August 8, 1994 | THOMAS H. MAUGH II, TIMES MEDICAL WRITER
There is no cure for AIDS, no good treatment to control its symptoms for long periods and no vaccine to prevent it, for one major reason: HIV, the human immunodeficiency virus that causes the disease, is a sloppy housekeeper when it comes to tending its genetic endowment. Every time HIV replicates, it makes mistakes, at least one error per generation of the virus. Within a few generations, it can begin to take on subtly different characteristics.
NEWS
April 18, 1989 | JOAN LIBMAN
Dr. Jay Goldstein of Anaheim Hills has spent the last five years researching and treating patients with chronic fatigue syndrome, a debilitating disease characterized by incapacitating exhaustion and a range of other perplexing symptoms. Explaining his theory of an unknown retrovirus invading the immune system, inducing cells to produce a chemical transmitter affecting the entire body, Goldstein pauses. "You know," the family practitioner says, "some very respected physicians will tell you I am crazy."
CALIFORNIA | LOCAL
August 6, 1990
A blood test may soon be available that will help identify people who suffer from the baffling ailment known as chronic fatigue syndrome. The disorder, which may affect more than three million Americans, is characterized by debilitating fatigue, often accompanied by flu-like symptoms that substantially reduce a person's ability to function normally and may persist for years. Despite numerous studies, researchers have been unable to find out what causes CFS.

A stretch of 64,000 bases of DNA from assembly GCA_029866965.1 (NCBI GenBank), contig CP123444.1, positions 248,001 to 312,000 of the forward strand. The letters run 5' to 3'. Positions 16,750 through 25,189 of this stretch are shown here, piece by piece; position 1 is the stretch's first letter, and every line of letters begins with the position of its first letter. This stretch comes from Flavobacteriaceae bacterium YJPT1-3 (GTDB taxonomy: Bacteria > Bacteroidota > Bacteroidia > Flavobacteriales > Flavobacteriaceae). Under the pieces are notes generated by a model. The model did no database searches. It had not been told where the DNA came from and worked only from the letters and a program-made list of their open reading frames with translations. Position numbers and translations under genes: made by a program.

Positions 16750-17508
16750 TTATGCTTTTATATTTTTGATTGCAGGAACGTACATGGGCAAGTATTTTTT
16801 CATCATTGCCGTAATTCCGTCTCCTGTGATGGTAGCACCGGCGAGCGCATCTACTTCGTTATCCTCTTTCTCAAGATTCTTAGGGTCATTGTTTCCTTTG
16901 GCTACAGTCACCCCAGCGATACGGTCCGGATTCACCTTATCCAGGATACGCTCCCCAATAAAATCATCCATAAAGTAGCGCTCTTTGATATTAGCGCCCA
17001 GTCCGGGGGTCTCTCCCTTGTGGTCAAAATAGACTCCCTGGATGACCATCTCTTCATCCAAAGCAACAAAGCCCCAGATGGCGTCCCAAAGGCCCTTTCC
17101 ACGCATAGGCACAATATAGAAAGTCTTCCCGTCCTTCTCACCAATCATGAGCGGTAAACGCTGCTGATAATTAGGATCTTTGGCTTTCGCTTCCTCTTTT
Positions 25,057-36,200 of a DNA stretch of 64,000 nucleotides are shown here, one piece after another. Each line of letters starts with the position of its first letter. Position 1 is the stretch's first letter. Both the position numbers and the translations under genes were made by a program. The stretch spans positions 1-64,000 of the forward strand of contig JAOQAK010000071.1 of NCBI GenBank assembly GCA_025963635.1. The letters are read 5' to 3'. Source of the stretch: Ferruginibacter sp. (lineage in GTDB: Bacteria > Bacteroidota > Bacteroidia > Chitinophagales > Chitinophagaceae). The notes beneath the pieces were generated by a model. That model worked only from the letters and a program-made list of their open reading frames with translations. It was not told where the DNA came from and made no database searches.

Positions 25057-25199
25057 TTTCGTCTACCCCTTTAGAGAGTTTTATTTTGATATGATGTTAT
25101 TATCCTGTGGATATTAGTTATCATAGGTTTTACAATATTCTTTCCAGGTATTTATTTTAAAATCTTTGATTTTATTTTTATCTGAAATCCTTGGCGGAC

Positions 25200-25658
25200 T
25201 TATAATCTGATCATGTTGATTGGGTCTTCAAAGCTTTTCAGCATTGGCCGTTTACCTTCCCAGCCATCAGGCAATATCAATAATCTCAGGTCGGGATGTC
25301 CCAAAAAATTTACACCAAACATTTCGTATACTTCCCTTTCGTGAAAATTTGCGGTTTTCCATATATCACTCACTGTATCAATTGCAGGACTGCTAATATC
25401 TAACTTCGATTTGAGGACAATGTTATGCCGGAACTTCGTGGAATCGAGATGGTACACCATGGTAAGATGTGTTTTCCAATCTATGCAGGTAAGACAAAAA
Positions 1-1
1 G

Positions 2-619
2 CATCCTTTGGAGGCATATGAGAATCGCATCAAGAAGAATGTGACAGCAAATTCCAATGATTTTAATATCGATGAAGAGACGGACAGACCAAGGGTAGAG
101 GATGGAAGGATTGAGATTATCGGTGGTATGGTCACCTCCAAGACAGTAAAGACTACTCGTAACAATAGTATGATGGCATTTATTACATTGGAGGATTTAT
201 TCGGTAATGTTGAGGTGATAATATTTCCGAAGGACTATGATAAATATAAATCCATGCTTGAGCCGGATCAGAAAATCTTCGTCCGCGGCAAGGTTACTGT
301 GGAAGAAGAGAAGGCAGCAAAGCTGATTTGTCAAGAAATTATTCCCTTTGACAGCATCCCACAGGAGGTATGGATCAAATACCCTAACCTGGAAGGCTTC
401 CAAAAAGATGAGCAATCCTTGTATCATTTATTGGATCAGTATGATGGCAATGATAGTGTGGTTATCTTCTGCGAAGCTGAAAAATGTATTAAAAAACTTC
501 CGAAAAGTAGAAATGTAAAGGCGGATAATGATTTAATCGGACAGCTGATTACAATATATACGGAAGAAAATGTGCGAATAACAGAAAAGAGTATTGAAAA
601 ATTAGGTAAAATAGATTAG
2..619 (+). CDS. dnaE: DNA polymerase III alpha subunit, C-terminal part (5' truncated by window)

NEWS
November 19, 1990 | From Times Staff and Wire Reports
A new blood test will aid in diagnosing chronic fatigue syndrome, an influenza-like illness nicknamed "yuppie flu." Dr. Jay Levy, announcing the test's development at a medical conference on the illness in Charlotte, N. C., predicted that it will become the "disease of the '90s." He said: "It takes about decade before the public wakes up and realizes that this is not going to go away."
CALIFORNIA | LOCAL
December 17, 1987